These zealous Jews, consisting of Pharisees and other likeminded parties, had a good motive for the most part. They wanted to be thought of as righteous people. However, they viewed righteousness simplistically as a standard to keep and produced a rigorous set of rules that Peter described at the Jerusalem Council as "a yoke which neither our fathers nor we have been able to bear" (Acts 15:10). they did not: Grk. ou, adv. submit: Grk. hupotassō, aor pass., to be in compliance with requirements of order; to subordinate oneself to higher authority; to be in subjection to. Hupotassō, from tassō, originated as a military term where a rank structure is clearly defined (DNTT 1:476). All disciples are expected to live in submission to God and his Messiah (Eph 4:24; Heb 12:9; Jas 4:7). It is out of this basic submission to God that the apostles could command submission in various human relationships.
to the righteousness: Grk. dikaiosunē, as defined herein. of God: Paul repeats the phrase from the first half of the verse and essentially repeats his point in 9:32. Since the zealous ones based their pursuit of righteousness on ignorance and self-effort instead of a relationship of heart-felt trust, then they programmed themselves to failure.
For: Grk. gar, conj. Messiah: Grk. Christos (from chriō, "anoint with olive oil"), the expected fulfiller of the hopes of Israel for an end-time deliverer, the Messiah. The English "Christ" transliterates the Greek title, but does not translate it. In Greek culture christos had no religious connotation at all, but described someone smeared with whitewash, cosmetics or paint (DNTT 2:334). Jewish translators of the LXX chose Christos to translate Heb. Mashiach (SH-4899), "anointed, Anointed One," and in so doing infused new meaning into the Greek word. The title of "Anointed One" alludes to a ceremony of pouring olive oil on the head to invest one with the authority of an office (Ex 29:7; Lev 8:12; Ps 133:2). Mashiach is used in the Tanakh for the Messiah (Ps 2:2; Dan 9:25-26) and this usage defined the term among Jews in the first century.
The primary identification of Messiah is the King of the Jews, the son of David. Biblical prophecies speak of his rule over Israel from David's throne in Jerusalem. Yeshua recounted these prophecies to his disciples after his resurrection (Luke 24:44-47). Jews eagerly anticipated the coming of the Messiah to deliver them from their enemies and establish His kingdom on the earth (Luke 1:69-75). Thus, "Messiah" has special meaning as the hope of Israel, whereas the word "Christ" has an alien and even negative meaning to Jews (Stern 1-2). For a discussion of Jewish hope and expectation of the Messiah see my article The Messiah.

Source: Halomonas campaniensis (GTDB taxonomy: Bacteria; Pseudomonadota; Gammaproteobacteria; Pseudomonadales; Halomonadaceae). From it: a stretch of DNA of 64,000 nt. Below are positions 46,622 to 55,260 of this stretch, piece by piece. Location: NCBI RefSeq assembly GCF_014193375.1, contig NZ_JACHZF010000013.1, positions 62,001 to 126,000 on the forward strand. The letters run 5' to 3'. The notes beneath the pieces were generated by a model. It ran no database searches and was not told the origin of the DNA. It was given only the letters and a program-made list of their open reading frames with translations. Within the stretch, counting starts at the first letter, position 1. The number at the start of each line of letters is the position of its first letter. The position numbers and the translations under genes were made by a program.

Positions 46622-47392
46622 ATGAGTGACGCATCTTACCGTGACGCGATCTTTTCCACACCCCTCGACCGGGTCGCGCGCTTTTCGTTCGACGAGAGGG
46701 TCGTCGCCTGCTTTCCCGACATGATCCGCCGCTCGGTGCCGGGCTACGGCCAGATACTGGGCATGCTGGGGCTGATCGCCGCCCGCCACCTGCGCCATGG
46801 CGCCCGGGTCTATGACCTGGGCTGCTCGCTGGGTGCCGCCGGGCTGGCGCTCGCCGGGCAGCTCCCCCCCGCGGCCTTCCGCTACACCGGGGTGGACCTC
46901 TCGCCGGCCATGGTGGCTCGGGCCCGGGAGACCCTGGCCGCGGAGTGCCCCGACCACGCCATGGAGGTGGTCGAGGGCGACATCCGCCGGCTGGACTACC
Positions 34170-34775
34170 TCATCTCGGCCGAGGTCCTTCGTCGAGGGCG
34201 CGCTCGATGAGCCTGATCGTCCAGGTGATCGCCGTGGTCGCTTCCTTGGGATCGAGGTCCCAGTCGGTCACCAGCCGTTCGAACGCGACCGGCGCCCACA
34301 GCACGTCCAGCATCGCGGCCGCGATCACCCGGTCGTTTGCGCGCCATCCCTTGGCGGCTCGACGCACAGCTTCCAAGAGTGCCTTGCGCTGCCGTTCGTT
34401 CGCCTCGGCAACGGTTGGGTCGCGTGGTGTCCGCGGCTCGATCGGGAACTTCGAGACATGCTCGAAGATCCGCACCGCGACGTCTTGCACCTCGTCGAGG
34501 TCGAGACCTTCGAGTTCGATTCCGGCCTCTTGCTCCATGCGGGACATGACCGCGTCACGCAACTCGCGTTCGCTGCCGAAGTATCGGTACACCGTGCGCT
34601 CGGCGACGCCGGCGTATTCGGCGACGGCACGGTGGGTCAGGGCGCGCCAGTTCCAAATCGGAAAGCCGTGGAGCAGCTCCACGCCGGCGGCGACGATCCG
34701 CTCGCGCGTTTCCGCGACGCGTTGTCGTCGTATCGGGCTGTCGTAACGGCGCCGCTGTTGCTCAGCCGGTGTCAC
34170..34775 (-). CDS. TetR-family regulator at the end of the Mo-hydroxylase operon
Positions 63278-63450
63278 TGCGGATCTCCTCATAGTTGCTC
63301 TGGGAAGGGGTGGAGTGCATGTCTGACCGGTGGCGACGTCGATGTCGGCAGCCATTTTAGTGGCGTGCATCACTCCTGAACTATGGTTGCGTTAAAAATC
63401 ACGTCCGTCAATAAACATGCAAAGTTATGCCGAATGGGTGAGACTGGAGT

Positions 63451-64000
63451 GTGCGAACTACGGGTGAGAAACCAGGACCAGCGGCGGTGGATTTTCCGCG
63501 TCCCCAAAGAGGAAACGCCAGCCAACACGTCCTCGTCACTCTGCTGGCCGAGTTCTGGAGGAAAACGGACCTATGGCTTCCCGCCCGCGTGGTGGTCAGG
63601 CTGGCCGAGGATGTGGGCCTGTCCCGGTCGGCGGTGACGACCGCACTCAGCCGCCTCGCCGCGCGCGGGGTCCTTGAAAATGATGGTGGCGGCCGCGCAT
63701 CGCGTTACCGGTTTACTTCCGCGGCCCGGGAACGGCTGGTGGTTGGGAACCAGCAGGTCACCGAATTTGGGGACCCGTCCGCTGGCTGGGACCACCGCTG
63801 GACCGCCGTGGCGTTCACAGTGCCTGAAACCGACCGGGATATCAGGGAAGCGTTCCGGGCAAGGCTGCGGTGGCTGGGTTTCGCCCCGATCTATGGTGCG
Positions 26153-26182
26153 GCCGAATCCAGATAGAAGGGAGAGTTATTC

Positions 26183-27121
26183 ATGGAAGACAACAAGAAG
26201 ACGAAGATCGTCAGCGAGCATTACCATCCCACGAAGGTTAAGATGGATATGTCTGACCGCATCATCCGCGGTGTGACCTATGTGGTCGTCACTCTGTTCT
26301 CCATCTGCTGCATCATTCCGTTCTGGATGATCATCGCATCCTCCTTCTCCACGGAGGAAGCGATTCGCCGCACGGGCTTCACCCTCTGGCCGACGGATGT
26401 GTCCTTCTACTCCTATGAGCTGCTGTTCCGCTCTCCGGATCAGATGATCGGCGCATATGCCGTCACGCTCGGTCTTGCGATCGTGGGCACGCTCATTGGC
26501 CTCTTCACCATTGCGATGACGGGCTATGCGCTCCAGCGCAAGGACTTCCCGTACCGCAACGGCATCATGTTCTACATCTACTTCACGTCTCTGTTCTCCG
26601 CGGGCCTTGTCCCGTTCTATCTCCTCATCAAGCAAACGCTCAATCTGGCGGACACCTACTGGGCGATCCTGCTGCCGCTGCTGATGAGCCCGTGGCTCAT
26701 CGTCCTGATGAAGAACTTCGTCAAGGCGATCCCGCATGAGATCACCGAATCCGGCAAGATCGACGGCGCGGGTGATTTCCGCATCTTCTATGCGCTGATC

is the goal: Grk. telos, "a point in time that marks culmination." BAG defines this point of time in the sense of either (1) termination or cessation of something; (2) the last part or conclusion of something; or (3) the goal toward which a movement is directed. In Classical Greek telos is derived from a root tel-, which means to turn around. Originally it referred to the turning point, hinge, the culminating point at which one stage ends and another begins; later the goal, the end. Marriage is an apt example of this meaning of telos. Marriage does not terminate a relationship, but transforms it into something far better. In Greek writings telos took on a dynamic range of meaning, including completion of intellectual development, the ratification of a law, and to make someone's word come true.
In the religious sphere telos reflected the belief of deity as the beginning and end of all things. Telos embraces the totality of a deity's works. Anything that reaches its telos is complete or perfect. In Greek philosophy telos has the primary meaning of goal. In Plato and Aristotle telos is an ethical goal (DNTT 2:59f). Telos occurs 150 times in the LXX, chiefly in adverbial combinations and often to translate the Heb. qēts (SH-7093), "end" (DNTT 2:60). The Hebrew word qēts is most often used of time, especially in phrases that speak of the end of a definite time period (e.g., Gen 8:6; 2Sam 15:7; 2Kgs 18:3) or indefinitely of the passing of a time (e.g., Gen 4:3; 1Kgs 17:7) (BDB 893).
of Torah: Grk. nomos may mean either (1) a principle or standard relating to behavior or (2) codified legislation, i.e. law. The usage of nomos in the Besekh has a much deeper meaning. In the LXX nomos translates torah, but torah does not mean simply "law" or "laws" as the English word conveys. Torah means "direction," "teaching" or "instruction" (BDB 435f) and in the Tanakh torah refers primarily to commandments, statutes and ordinances decreed by God and given to Moses. In normal Jewish usage in the time of Yeshua Torah had a variety of specific applications. Torah could mean:
commandments, ordinances and statutes given through Moses to the nation of
Israel (e.g., Matt 12:5; Luke 2:22-27; John 1:17; 8:5; Jas 2:11); OR